Get In The Wind - Joe Thomas (LRC, 1978): Joe Thomas never flinched from introducing a groove into his jazz and he doesn't here either. Indeed, here, he crosses over completely and unapologetically right into disco with the help of arrangers Lance Quinn and Brad Baker. Thomas is on flute pretty much throughout and succumbs to covering such then-in disco pop hits as Dolly Parton's "Two Doors Down," Boz Scaggs' "Lowdown" and Atlanta Rhythm Section's "Imaginary Lover" (the only tenor sax feature). This is the album that includes the notorious "Plato's Retreat" too. "Plato's Retreat" does not carry a writing credit from Thomas and, in fact, he's barely audible on the piece. But the song turned into something of a dance-floor hit, especially around New York where the infamous (hetero) sex club the song was named for was located (until the AIDS scare - of all things - shut it down in the mid-1980s). The tune is intentionally pure disco with almost no trace of jazz - but dig Baker's strings during the break. Baker co-writes three of the album's six tracks, including "Plato's Retreat." The other two tracks - "Mr. Mumbles" and "Get into the Wind" (both nicely featuring spots for trumpeter Marvin Stamm) - are the album's highlights and sound most like the familiar and classic Thomas-Baker moments of before. Three of the album's six tracks ("Plato's Retreat," "Mr. Mumbles" and "Get Into the Wind") were issued on a CD called Plato's Retreat and Other Funky Delights (LRC, 1993).
B. Baker Chocolate Co. - B. Baker Chocolate Co. (LRC, 1979): Giving an arranger his own album was nothing new - think of Nelson Riddle on Capitol (thanks to Frank Sinatra) - but it didn't happen often in jazz. CTI's Creed Taylor was, however, famed for rewarding his successful arrangers like Don Sebesky, Bob James and David Matthews with their first albums. After nearly five years crafting "the LRC sound," Brad Baker got his shot from producer/label owner Sonny Lester - and he came up with a winner. In addition to assembling many of the top-shelf New York studio musicians present on previous Baker-arranged albums, the cream of LRC's roster provides their firepower for this above-average affair, including guitarist Jimmy Ponder, keyboard player Lonnie Smith, organist Jimmy McGriff ("Dreamer," "It's Where You're Coming From"), alto saxist Eddie Daniels ("Higher & Higher/The High and the Mighty"), flautist Sherry Winston and alto sax/flute man George Young. Baker and Quinn contribute three of the album's six tunes ("Snow Blower," "Carousel," "Spirit Level") and these characteristic moments are undoubtedly the album's highlights. Baker and Quinn collaborate on the arrangements throughout, except on "Carousel" where the pair are aided by Lew Del Gatto and Lonnie Smith's "Dreamer," which is credited to B. Baker, Smith and Christianson. The disco medley "Higher and Higher/The High and the Mighty" is probably the least interesting five and half minutes on the set, but its familiar groove helped it find its way onto a 12-inch disco dance single that got some club play. While this album has not yet been issued on CD (discounting the CD-R that appears to be available for sale from amazon.com), five of the album's six tracks appeared under different titles on a CD titled How to Strip for Your Lover (Groove Jams, 1998): "Snow Blower" = "Dream Lover," "Carousel" = "Love Call," "Dreamer" = "The Mystery of It All," "Spirit Level" = "Discovery" and the strangely un-re-titled "It's Where You're Coming From." It's worth noting the remainder of this CD and How to Belly Dance for Your Lover (Groove Jams, 1998) are made up of re-titled Brad Baker tunes from the Sonny Lester archives. "Snow Blower," aka "Snowblower," which has become a sort of cult dance-floor fave, has also factored on several compilations including Classic Jazz-Funk 2 (MasterCuts, 1991) and Birth of the Cool Funk: Vintage Jams and Serious Grooves 2 (LaserLight, 1998).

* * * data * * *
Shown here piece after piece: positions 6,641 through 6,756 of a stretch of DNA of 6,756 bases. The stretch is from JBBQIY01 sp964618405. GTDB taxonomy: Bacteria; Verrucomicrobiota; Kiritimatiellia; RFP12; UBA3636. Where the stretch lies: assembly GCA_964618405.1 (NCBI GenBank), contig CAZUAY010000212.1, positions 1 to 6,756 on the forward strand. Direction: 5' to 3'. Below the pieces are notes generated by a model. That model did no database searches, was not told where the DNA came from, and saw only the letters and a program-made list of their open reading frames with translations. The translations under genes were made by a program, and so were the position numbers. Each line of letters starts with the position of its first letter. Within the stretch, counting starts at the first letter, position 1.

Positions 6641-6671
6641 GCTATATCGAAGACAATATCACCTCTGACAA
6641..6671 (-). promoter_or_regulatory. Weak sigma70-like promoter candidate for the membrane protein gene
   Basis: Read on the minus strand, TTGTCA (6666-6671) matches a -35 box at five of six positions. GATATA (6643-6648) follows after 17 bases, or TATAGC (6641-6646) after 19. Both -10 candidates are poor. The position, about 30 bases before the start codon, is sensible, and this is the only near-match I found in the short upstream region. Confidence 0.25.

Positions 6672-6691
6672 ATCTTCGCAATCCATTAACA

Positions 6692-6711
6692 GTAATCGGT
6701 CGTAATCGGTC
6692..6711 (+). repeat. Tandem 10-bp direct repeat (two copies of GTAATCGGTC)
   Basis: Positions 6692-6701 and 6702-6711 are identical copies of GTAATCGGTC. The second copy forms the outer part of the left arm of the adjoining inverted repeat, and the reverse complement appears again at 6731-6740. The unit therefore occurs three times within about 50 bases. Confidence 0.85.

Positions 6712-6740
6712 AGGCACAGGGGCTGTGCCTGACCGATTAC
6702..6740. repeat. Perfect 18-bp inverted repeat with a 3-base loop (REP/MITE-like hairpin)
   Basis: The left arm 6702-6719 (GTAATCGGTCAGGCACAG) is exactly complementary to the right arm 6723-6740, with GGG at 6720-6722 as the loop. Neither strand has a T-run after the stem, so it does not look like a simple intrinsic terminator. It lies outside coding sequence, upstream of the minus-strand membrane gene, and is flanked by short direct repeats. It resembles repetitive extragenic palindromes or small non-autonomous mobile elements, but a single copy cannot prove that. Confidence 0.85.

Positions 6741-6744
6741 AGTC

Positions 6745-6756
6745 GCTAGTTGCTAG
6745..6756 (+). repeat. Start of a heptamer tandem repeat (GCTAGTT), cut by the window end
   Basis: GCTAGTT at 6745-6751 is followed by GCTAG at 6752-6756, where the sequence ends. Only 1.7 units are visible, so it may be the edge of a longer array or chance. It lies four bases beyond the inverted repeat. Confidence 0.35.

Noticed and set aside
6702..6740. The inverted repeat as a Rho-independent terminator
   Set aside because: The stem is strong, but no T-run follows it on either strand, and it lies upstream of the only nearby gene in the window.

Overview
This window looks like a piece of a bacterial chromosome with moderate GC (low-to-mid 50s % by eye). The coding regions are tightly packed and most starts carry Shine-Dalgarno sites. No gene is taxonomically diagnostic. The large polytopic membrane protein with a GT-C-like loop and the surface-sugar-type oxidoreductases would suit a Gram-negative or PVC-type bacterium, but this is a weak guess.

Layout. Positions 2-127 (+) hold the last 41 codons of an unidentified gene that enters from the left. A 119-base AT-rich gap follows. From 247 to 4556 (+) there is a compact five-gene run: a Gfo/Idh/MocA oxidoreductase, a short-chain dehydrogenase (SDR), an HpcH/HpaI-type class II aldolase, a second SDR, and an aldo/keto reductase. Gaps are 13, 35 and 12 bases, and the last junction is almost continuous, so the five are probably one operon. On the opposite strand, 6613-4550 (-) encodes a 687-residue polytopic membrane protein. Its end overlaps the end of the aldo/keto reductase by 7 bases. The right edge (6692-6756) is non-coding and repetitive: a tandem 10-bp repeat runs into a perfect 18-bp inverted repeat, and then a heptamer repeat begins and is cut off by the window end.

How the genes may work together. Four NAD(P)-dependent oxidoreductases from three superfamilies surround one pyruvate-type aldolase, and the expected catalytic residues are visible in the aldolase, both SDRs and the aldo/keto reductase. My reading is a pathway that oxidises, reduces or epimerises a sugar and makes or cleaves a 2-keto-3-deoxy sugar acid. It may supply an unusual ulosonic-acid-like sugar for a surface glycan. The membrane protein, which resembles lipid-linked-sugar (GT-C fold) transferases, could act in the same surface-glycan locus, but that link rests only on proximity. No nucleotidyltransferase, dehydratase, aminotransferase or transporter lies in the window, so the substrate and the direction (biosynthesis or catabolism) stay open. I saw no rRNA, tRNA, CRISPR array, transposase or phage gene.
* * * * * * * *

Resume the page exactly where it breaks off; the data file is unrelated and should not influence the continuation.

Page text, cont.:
Make Your Move - Joe Thomas (LRC, 1979): Brad Baker's association with Sonny Lester's Groove Merchant and LRC record labels began as it ended, with a Joe Thomas album. Make Your Move was certainly the end, and probably inglorious one at that. Like much of LRC's output at the time, it was pure disco. LRC, after all, was being distributed by Florida-based T.K. Records, home to K.C. & The Sunshine Band, T-Connection and other hit disco acts of the time - and the pressure was probably on to cash-in on those dance-floor sales. Thomas is almost like a guest on this album, stepping in for the occasional brief solo. Vocalists dominate on all but two of the tracks, yet there are some notable highlights including "Caught You Lying Again" (featuring guitarist Hiram Bullock), "Let Me Be the One" (featuring Marvin Stamm on flugelhorn and Bullock again on guitar), the get-down of Jerry Friedman's "Get On Back" and Lance Quinn's "Sugar Smack." Only "Get on Back" and "Sugar Smack" prominently showcase Joe Thomas. "Make Your Move," surprisingly Baker's only co-writing credit here, was issued as a 12-inch dance single, backed with "Get on Back," and it developed something of a cult, especially in the UK. All in all, Make Your Move is a pretty good record, but it lacks the distinction that both Joe Thomas and Brad Baker brought to previous productions together.
Hot Chocolate - Brad Baker Chocolate Company (51 West, 1980): Sonny Lester moved his operations over briefly to the Columbia (now Sony) distributed 51 West label. While there, he assembled several compilations of previously issued LRC recordings including this tribute, of sorts, to the man who crafted the distinctive late 1970s orchestral disco jazz of the Groove Merchant and LRC record labels, Brad Baker. Included on this ultra-rare LP - seemingly the last word from Brad Baker - is "Sweet Honey Wine" from Lonnie Smith's Gotcha, "A Place In Space" from Joe Thomas' Here I Am, "Sky Hawk" from Jimmy McGriff's Tailgunner, "Space Cadet" from Jimmy McGriff's Red Beans and "Dust Pan" and the excellent "Tapioca," both from Jimmy McGriff's Outside Looking In.
In conclusion, I ask simply, whatever became of Brad Baker? I can find no biographical information on the man anywhere around, whether he's alive or dead and, sadly, almost no evidence whatsoever that he ever lived at all. If you have any information or know I can find out more about Brad Baker, please let me know.